Am I Married To Someone Who Lies Compulsively? Treatment For Families And Couples

Medically reviewed by April Justice, LICSW
Updated June 14, 2024by Regain Editorial Team

While the term "compulsive liar" is not an official diagnosis, compulsive lying is recognized as a behavior that can be related to several mental illnesses or conditions.

In a 2012 scientific paper on trust in relationships, 100% of the participants reported feeling that trust was one of the most essential factors in a relationship. Trust in relationships can have many layers, and it may take time to fully trust someone based on their behaviors and the healthiness of the relationship. However, trusting someone and finding out they have been lying for years can be challenging for many. If you suspect you are married to someone who has been compulsively lying to you, you can proceed in a few ways.

How can I tell if my spouse lies compulsively?

What is compulsive lying?

Compulsive lying is a behavioral pattern characterized by frequent dishonesty, often without a clear motive or purpose. Although many lies may be delivered to gain a benefit, compulsive or pathological liars may lie as a habit or struggle to tell the truth. In some cases, they may believe the lies they tell. Although compulsive lying is not recognized as a specific mental health condition, it can be considered a symptom of other conditions, including personality and mood disorders. No matter the cause, finding a mental health professional for support can be beneficial if you or a partner struggle with compulsive lying. 

Compulsive lying often begins in childhood, adolescence, or young adulthood, but its presentation and motives can differ. Some individuals struggling with this compulsion may spend many years being dishonest with others, whereas others might be caught and continue struggling with lying patterns. When someone lies often, the people in their life may struggle to know when they are telling the truth, and trust may be challenging to achieve. 

Compulsive lying is often seen as intentional, willful behavior. However, for many, lying is an impulse that is difficult to control. The compulsive aspect of pathological lying can make this behavior challenging to understand and address. The lies told may be mundane, without purpose, or bizarre for those witnessing them. An individual who compulsively lies might habitually lie about daily tasks, such as their location, what they ate, or what they want to do. Although their lies may not serve them, it could be challenging for them to catch themselves in this behavior.

Although many people who lie compulsively may not have a reason for lying, others that lie often have motives surrounding their lies, such as a problematic past or a self-belief that makes them feel they can't be interesting, liked, or popular without making up stories. For some, lying may be a way to cover up unwanted behaviors or gain a job or group they wouldn't have been able to enter otherwise. Regardless of the reason for frequent lying, there are support options for those that lie and those impacted by lies.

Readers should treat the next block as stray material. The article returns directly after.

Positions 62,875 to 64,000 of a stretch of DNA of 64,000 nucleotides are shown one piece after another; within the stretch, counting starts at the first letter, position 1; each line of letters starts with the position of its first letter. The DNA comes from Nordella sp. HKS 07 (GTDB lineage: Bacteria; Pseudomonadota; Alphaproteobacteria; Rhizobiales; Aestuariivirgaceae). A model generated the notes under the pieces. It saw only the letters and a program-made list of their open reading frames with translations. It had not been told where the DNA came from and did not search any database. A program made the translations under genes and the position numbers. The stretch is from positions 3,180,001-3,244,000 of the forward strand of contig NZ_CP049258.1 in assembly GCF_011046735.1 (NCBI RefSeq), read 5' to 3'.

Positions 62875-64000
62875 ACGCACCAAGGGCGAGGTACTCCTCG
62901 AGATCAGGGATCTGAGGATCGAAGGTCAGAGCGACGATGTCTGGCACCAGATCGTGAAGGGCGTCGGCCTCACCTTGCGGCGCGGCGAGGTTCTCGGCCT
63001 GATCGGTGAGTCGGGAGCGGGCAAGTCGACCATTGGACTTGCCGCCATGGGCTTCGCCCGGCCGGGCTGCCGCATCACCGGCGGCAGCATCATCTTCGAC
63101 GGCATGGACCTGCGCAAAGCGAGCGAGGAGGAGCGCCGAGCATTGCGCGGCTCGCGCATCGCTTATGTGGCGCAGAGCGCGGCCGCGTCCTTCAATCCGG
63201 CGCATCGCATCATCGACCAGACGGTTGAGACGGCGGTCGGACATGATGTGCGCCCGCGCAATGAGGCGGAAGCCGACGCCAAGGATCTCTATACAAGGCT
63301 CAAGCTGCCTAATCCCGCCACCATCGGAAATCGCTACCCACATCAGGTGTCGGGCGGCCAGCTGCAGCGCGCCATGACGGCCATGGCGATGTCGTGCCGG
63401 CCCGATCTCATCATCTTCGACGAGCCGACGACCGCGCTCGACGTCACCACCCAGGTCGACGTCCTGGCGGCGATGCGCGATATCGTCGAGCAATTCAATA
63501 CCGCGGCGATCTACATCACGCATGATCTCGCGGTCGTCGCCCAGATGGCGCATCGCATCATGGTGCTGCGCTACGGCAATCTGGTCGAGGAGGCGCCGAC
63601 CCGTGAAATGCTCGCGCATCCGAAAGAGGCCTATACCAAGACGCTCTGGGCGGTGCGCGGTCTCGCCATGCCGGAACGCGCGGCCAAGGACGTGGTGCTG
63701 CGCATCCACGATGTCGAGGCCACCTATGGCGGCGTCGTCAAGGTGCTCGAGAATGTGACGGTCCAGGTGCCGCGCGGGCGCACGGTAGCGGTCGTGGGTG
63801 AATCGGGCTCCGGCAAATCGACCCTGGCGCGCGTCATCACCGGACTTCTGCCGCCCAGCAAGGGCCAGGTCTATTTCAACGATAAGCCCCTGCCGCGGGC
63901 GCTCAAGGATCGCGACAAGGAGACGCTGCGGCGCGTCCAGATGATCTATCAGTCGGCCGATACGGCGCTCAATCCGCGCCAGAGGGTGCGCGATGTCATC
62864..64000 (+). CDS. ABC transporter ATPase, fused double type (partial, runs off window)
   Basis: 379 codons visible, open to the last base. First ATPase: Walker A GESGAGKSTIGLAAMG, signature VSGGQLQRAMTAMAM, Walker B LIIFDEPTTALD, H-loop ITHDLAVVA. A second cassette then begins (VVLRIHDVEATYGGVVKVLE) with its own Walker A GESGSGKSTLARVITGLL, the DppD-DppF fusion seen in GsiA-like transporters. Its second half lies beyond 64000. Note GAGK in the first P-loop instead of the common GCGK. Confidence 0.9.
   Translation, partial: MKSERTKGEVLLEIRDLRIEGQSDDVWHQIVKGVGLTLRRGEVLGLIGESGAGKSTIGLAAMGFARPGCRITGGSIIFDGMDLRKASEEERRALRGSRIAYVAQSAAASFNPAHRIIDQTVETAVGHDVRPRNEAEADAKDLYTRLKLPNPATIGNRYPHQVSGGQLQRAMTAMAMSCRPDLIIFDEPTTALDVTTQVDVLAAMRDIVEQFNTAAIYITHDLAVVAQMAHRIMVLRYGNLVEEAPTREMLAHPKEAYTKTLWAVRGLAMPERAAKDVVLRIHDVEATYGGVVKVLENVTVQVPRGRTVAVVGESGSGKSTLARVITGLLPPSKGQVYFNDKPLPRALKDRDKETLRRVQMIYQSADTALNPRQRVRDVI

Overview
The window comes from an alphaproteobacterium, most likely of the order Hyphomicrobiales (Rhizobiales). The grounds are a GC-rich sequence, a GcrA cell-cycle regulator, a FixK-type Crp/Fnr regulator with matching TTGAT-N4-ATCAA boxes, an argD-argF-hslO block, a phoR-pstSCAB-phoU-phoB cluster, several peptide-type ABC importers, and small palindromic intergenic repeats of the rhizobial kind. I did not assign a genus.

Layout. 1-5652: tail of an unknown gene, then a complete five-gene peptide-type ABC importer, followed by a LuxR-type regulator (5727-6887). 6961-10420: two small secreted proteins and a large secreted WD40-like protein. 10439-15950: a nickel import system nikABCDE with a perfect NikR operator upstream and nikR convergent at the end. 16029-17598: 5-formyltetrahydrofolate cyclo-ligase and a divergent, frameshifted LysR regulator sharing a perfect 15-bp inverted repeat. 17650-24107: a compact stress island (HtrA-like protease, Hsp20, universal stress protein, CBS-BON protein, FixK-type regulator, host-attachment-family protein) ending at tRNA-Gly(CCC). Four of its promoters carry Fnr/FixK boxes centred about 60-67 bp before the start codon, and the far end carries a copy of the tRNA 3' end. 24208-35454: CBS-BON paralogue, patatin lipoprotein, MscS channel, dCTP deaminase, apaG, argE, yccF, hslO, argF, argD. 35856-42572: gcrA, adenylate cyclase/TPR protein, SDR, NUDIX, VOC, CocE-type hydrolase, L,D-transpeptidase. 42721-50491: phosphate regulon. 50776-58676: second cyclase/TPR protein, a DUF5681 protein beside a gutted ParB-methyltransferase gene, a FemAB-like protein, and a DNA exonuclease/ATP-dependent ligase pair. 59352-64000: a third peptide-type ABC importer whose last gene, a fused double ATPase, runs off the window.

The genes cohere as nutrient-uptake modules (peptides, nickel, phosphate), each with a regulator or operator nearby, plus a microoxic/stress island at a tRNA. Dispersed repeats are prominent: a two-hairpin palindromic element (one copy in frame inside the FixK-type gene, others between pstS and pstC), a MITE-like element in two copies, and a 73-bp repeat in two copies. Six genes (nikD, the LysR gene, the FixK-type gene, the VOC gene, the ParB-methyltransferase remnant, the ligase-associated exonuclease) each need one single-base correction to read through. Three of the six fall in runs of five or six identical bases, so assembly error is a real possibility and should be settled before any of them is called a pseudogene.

How is compulsive lying treated?

Because compulsive lying is not a mental health condition, many people may think it cannot be treated with therapy. However, a pathological liar’s compulsive dishonesty can be treated through various therapeutic modalities targeting behavior, and one does not need a mental illness to partake in treatment. 

In some cases, compulsive lying may be a symptom of a mental illness like borderline personality disorder (BPD), antisocial personality disorder (ASPD), or bipolar disorder. However, it is not an "official" DSM-5 symptom, and it may be a behavior developed alongside other official symptoms as a coping mechanism. For example, someone living with BPD who fears abandonment may lie to convince someone to stay in a relationship. Regardless of the cause behind lying, support is available, and behaviors can be changed.   

A therapist may work to address the underlying motivations behind compulsive lying. For example, if an individual's lies are primarily focused on themselves and the accomplishments they've "made," it may indicate that they feel self-conscious or unlovable. If someone lies about where they've been, it could suggest that they don't feel safe or trusting in relationships. However, in some cases, lying may be part of an abusive or unhealthy behavioral pattern. If you are in a relationship with someone that frequently lies and puts your safety or emotional and physical health in danger, it may benefit you to reach out for support.  

If you or a loved one is experiencing abuse, contact the Domestic Violence Hotline at 1-800-799-SAFE (7233). Support is available 24/7.

How do you know you're married to someone who lies compulsively? 

If you're married to someone you think may be lying to you compulsively, it can be challenging to maintain trust. You might feel that their lies are unfounded or that they could choose to tell the truth. Note that someone else's behavior is not a reflection of you, and you do not need to try to change it. However, long-term lying patterns can cause conflict in relationships, so bringing these behaviors to your partner as a concern may help you devise a plan together. 

If you're unsure if your partner is lying, tell them you feel uncertain about specific topics they've brought up. You might also ask if they'd be open to therapy with you. Couples therapy can allow you to discuss your concerns in a safe environment with a neutral third-party present. Even if your partner is not ready to admit to lies or has shame about them, the therapist can help you open conversation in a non-judgmental way to get answers and express how their lies make you feel.

To know if your partner is lying to you, there may be a few signs you can look for, including the following: 

  • A gut instinct that what they've said is a lie 
  • Times, details, or names not adding up in a story they've told 
  • Reports of continuous extenuating circumstances happening in their life 
  • Avoiding eye contact, fidgeting, or looking nervous when telling specific stories
  • Defensiveness or aggression when lying is brought up 
  • A busier or sudden "secretive" schedule 
  • Defensiveness about their personal belongings, such as their phone, computer, or bills 
  • Accusing you of lying when you bring it up (reflecting) 

If you feel your partner is lying, do not resort to going through their belongings without consent. Science Daily states that going through your partner's phone may be associated with a relationship ending and losing trust. If you believe your partner is lying and refuses to admit it to you, it may be beneficial to end the relationship, go to couples therapy, or meet with an individual therapist to discuss healthy ways to find out the truth. Someone else's choice to not be honest is not a reflection on you.